What have RPGs taught you?

The #hero system is math on meth for RPGs. It’s designed to describe anything you can think of, and it comes very close. Balancing the equation balances the character.

It taught me a lot about math.


Ratios, cartography, religion, sociology, anthropology, and more have all been used within my game. Frankly gaming has taught me a lot. I don’t really think I could list all of it.


Hero taught me the metric system (more importantly, how the metric system is superior to imperial)


RPG’s have taught me to roleplay, the ability to look at things from a point of view other than my own.


RPGs in general have taught me…

  1. Math
  2. Geometry (aka more math)
  3. Rules Lawyering (or how to look for loopholes).
  4. Physics (even more math when dealing with guns, fast cars/ships, or how to jury-rig and do technobabble for when my character wants to do something dangerous and technical).
    and last, but not least…
  5. When in doubt, try to kill it/murderhoboing.

Storytelling, particularly scene setting and character development.

Religion and mythology. Not the details of any particular real world one, but rather how and why they function.

Most of the math and science others have mentioned, I was learning from wargames before I started RPGs.


I would have to agree with that. Also, I run a lot historical games and games that take place around the world so add history and world everything to that. Also, since the rona, I do online games with folks around the globe so in RL, I meet/speak/make friends with folks around the world.

Very thoughtful topic


Wizards_Warriors_and_Wellness.pdf (5.7 MB)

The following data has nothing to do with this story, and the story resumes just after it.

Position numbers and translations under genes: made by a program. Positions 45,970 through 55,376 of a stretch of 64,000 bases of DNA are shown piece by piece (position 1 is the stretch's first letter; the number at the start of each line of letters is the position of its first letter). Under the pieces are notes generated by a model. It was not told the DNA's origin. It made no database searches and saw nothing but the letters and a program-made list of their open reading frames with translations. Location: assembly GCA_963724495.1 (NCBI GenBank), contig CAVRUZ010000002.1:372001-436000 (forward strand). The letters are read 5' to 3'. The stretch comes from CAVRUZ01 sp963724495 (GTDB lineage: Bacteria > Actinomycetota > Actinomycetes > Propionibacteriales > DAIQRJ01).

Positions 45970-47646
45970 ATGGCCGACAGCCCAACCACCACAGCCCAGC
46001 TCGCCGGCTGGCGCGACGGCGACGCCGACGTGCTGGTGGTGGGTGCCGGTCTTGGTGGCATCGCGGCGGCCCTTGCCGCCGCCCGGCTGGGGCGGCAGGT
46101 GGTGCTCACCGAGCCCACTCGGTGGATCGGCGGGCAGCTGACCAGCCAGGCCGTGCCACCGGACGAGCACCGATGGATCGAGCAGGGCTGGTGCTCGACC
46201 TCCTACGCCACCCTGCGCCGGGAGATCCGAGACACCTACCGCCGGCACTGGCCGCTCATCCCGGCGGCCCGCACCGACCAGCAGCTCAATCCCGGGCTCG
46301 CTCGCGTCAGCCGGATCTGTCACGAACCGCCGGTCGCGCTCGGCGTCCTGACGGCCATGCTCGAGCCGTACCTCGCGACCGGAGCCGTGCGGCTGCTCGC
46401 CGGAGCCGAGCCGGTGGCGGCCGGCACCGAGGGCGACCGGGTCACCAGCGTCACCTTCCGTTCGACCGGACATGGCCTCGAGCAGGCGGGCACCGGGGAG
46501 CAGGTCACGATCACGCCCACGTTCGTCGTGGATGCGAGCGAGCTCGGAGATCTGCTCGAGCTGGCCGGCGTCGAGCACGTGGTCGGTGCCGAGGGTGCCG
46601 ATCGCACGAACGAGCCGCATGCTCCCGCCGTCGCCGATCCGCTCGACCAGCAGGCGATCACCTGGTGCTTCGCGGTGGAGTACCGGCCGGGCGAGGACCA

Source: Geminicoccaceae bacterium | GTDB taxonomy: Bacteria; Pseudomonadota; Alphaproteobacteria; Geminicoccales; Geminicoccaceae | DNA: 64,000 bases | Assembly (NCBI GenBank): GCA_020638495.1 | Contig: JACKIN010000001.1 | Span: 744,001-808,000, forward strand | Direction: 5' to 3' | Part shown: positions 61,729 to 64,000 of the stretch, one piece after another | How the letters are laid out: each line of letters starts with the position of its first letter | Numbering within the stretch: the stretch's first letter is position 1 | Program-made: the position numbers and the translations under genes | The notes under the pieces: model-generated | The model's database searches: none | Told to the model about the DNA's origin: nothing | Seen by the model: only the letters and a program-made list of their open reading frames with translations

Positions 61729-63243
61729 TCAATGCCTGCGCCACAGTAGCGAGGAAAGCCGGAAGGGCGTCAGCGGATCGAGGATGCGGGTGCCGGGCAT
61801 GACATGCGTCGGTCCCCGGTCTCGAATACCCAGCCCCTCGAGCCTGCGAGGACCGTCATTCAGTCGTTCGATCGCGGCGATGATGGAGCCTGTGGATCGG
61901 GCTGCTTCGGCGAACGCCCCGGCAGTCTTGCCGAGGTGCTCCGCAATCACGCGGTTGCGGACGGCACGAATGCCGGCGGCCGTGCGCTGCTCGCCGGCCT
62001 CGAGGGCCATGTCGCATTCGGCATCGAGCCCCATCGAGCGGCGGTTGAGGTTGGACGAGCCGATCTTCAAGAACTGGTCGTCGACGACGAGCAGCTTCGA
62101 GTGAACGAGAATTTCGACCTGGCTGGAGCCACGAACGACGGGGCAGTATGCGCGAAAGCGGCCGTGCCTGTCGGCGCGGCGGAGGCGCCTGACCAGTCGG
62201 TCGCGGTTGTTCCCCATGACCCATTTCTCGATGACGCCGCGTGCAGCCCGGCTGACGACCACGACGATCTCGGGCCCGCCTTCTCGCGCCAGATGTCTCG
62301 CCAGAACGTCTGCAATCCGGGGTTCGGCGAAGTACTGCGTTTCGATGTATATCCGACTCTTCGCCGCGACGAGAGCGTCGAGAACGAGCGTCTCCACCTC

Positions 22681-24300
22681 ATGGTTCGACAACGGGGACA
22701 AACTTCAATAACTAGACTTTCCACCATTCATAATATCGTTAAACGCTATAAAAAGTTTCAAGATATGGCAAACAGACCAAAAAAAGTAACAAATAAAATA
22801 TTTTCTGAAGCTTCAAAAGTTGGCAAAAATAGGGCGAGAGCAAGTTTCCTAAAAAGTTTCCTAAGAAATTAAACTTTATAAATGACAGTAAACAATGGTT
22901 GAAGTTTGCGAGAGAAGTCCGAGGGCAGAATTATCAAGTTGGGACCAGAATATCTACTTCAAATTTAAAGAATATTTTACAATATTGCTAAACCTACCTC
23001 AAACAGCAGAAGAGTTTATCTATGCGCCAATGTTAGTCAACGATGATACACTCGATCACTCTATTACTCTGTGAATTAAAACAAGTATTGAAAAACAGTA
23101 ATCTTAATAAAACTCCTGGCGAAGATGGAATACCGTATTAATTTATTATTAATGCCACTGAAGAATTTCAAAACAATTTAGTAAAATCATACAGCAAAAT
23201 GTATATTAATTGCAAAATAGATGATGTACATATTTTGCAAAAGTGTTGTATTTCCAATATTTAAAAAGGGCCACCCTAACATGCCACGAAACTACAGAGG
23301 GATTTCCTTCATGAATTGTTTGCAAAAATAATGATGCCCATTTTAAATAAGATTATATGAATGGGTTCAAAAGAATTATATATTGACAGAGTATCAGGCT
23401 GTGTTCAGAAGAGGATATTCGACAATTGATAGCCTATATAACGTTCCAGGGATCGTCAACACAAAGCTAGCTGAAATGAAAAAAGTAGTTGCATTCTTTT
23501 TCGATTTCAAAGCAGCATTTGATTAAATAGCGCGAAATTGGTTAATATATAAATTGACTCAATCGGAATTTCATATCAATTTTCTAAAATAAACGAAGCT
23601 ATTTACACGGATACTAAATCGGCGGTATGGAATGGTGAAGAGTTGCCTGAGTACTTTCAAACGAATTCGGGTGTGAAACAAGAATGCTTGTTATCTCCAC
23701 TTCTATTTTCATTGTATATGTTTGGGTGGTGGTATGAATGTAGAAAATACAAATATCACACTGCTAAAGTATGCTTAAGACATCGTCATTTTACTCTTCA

It’s taught me everything listed in the thread and more. Not sure how many are aware of this. Found it a few years ago, and thougt it was interesting.

I am good at my job now because I designed my own character sheets 25 years ago. The skills required to be an organized DM travel well.

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I forgot graphic design. :grinning:


Probability distribution, cartography, various words, improv

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How to better bridge the gap between my autistic perception of reality and the weird skewed world with wacked out constantly changeable and incomprehensible social rules that make little sense on a good day that all the seemingly non-neuro diverse people live in.

Words like, NO.

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That it really is alright to let people fail. That sometimes the illusion of choice is good enough. That if we can face the things that terrify fictional characters, we might just be able to face the things that evoke our own anxiety. In its ideal expression, role-playing is rehearsal.


Oh man, that should go on a plaque.

Thanks! And your comment allowed me to notice an errant apostrophe that should not get engraved. Thus, a wee edit. :laughing:

@HermeticScholar What apostrophe? :wink:

That’s how I used it. Whenever my characters got blasted for some behavior, I made sure not to do that in real life. Lol

How to better read a person and room. Learning how to manage a table has been great for my people skills.

It taught me how to waste a lot of time. Hours and hours of character building that could have been better used for playing.

After Hero System ran it’s course, I never left using lite game systems.